god of war is a tale of two halves. It began as a frenetic fixed-camera hack-and-slash that saw players kill countless enemies as a rampaging protagonist, but has mellowed out considerably with its more recent outings. A Spartan commander and son of the Greek god Zeus, Kratos spends much of his time in Southern Europe killing gods and being an angry man. In his Norse adventures, Kratos struggles to relearn how to become a father, and as events unfold, his place in the series’ wider tapestry becomes clearer. It’s a fantastic progression for his character, but recent news from Amazon indicates that he’s yet to see his most significant change.
An Amazon Prime series based on god of war has been announced, and while finer details are unknown, it’s safe to assume The last of us on HBO and not mapped in theaters that it will take a lot of cues from the game it’s based on. It’s a more complicated situation this time around, however, as the video game franchise takes place in two radically different mythologies, each of which is too important to Kratos’ development to leave out. Greece is an important building block for him, and re-entering that space in flashbacks would be the obvious and wise choice.
Tone is everything in God of War
Perhaps the most popular criticism of the Greek part of the god of war was the tone of the trilogy, and how Kratos was a rage-filled but unremarkable character. He didn’t feel much different from the first game in 2005 to how he did in the third in 2010, and the early scenes of the 2018 game gave him as much meaningful development as the first three titles combined. The Norse saga took a completely new (though not necessarily universally better) approach, placing more emphasis on emotional storytelling and careful, memorable character interactions.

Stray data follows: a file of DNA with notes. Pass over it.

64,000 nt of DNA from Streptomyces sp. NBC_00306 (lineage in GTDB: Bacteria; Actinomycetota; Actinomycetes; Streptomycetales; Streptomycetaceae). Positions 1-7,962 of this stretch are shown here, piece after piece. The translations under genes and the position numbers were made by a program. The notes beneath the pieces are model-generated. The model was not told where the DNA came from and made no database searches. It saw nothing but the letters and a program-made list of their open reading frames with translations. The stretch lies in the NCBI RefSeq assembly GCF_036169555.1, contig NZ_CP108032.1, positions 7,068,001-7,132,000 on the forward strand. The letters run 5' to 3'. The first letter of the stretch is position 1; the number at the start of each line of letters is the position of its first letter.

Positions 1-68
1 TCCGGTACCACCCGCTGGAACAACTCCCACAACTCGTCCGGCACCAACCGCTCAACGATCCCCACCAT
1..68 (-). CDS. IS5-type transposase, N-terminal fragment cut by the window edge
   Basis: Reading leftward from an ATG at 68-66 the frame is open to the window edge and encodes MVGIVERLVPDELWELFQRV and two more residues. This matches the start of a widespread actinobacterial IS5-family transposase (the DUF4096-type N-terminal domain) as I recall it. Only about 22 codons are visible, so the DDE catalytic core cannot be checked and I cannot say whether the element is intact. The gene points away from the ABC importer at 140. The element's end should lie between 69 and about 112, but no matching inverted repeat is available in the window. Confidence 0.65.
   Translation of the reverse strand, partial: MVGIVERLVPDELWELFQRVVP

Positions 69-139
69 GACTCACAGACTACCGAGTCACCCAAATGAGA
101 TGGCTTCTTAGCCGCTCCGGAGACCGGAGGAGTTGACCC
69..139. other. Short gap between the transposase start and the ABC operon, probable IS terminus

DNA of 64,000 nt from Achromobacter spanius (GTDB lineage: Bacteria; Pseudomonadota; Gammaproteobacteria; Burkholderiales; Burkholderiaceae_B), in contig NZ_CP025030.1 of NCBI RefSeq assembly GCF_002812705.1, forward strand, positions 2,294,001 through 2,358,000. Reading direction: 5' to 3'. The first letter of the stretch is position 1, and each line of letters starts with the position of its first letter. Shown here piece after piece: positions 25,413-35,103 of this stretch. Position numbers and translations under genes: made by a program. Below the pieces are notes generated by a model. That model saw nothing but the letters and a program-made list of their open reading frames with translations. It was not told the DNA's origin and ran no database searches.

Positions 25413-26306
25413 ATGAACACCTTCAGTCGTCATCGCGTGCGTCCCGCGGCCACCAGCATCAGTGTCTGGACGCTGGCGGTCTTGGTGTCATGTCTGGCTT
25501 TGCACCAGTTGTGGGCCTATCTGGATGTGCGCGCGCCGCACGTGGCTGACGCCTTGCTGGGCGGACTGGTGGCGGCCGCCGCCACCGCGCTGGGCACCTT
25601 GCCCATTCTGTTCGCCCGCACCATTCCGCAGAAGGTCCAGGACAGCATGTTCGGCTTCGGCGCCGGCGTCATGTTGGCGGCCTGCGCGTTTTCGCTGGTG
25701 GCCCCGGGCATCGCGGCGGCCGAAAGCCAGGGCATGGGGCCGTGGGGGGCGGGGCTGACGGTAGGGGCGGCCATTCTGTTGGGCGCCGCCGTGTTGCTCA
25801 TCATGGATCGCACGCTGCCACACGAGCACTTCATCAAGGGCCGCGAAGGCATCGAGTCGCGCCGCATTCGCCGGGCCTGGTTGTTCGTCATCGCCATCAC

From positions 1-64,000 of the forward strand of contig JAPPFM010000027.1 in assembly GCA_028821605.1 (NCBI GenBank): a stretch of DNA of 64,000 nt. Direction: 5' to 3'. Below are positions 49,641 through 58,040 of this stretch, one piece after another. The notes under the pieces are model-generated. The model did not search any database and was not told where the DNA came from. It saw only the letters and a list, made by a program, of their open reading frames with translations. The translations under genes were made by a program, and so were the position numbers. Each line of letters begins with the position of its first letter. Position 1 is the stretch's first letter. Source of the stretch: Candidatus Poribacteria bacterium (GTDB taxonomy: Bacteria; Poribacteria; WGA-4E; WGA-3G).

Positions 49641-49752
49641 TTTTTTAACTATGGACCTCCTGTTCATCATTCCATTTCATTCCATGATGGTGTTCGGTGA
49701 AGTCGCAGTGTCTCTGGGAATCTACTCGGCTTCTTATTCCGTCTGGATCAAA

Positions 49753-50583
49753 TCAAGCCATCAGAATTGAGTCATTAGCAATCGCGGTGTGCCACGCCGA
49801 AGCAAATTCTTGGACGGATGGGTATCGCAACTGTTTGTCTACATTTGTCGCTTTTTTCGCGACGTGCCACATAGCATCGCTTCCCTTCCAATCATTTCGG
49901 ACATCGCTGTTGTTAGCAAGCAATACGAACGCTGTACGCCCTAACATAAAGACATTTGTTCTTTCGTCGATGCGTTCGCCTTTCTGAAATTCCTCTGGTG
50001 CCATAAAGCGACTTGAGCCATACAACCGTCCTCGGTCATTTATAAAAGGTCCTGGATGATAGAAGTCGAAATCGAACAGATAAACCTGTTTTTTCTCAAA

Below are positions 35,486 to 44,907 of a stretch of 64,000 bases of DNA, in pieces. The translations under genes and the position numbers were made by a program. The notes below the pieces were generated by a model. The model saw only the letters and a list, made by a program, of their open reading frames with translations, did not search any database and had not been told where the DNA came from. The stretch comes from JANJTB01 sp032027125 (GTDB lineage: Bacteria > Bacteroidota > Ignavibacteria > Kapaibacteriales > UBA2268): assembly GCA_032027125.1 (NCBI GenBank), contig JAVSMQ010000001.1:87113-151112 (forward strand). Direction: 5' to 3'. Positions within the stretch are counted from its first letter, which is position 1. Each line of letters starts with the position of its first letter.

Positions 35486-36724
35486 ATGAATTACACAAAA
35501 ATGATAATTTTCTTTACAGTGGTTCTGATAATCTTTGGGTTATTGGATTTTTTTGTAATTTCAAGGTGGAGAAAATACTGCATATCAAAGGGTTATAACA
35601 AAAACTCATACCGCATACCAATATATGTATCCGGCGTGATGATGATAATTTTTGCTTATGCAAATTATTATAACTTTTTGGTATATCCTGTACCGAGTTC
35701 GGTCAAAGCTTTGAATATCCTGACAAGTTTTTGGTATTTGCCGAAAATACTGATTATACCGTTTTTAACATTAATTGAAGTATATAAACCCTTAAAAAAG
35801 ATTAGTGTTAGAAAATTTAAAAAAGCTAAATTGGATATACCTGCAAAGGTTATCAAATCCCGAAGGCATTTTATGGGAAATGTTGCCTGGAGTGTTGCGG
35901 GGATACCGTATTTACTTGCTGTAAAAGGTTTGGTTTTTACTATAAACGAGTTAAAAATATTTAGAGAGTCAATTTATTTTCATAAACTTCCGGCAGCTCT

The difference in atmosphere between the Greek and Norse games is night and day, and trying to be faithful to all the Sony exclusives while conjuring a consistent tone throughout the show is a difficult task. Flashbacks provide an effective way to deliver two contrasting sides of one person at different times in their lives. You should call Saul, Kill Billand Forrest Gump all show the stylistic and tonal advantage of flashbacks when used correctly, and the new god of war show should take notes. Kratos is a much softer person in the new games than the old ones, and if the Amazon series is going to focus on his Norse expeditions, Greece must be included, but the tone cannot be too contrasting with the rest of the events on the screen.
God of War’s Greek and Norse settings are visually polarizing
The sandy beaches of the many Greek islands are very different from the tall structures and chilly landscapes of Norse mythology, and Kratos’ time in the former would be best served by using various visual flourishes to make it feel indicative of its surroundings. Lens filters that show warmer colors and set designs that reflect Greek locations will be necessary to make the series feel authentic, and flashbacks are a natural way to remind viewers that no two places are the same.
Stylistically the original god of war games and the latest ones don’t look the same. If it weren’t for Kratos’ distinctly ashen skin tone and Blades of Chaos, it would be hard to recognize him in the Norse games. Taking viewers back to Greece often, and making the scenes feel unique from the rest of the show, will demonstrate how far Kratos has come, and what he’s had to do to have a shot at a happy life. For a man whose existence has been so half-and-half, flashbacks seem like the obvious way for Amazon to tell such an important part of his story.
ONE god of war the show is in development for Amazon Prime Video.
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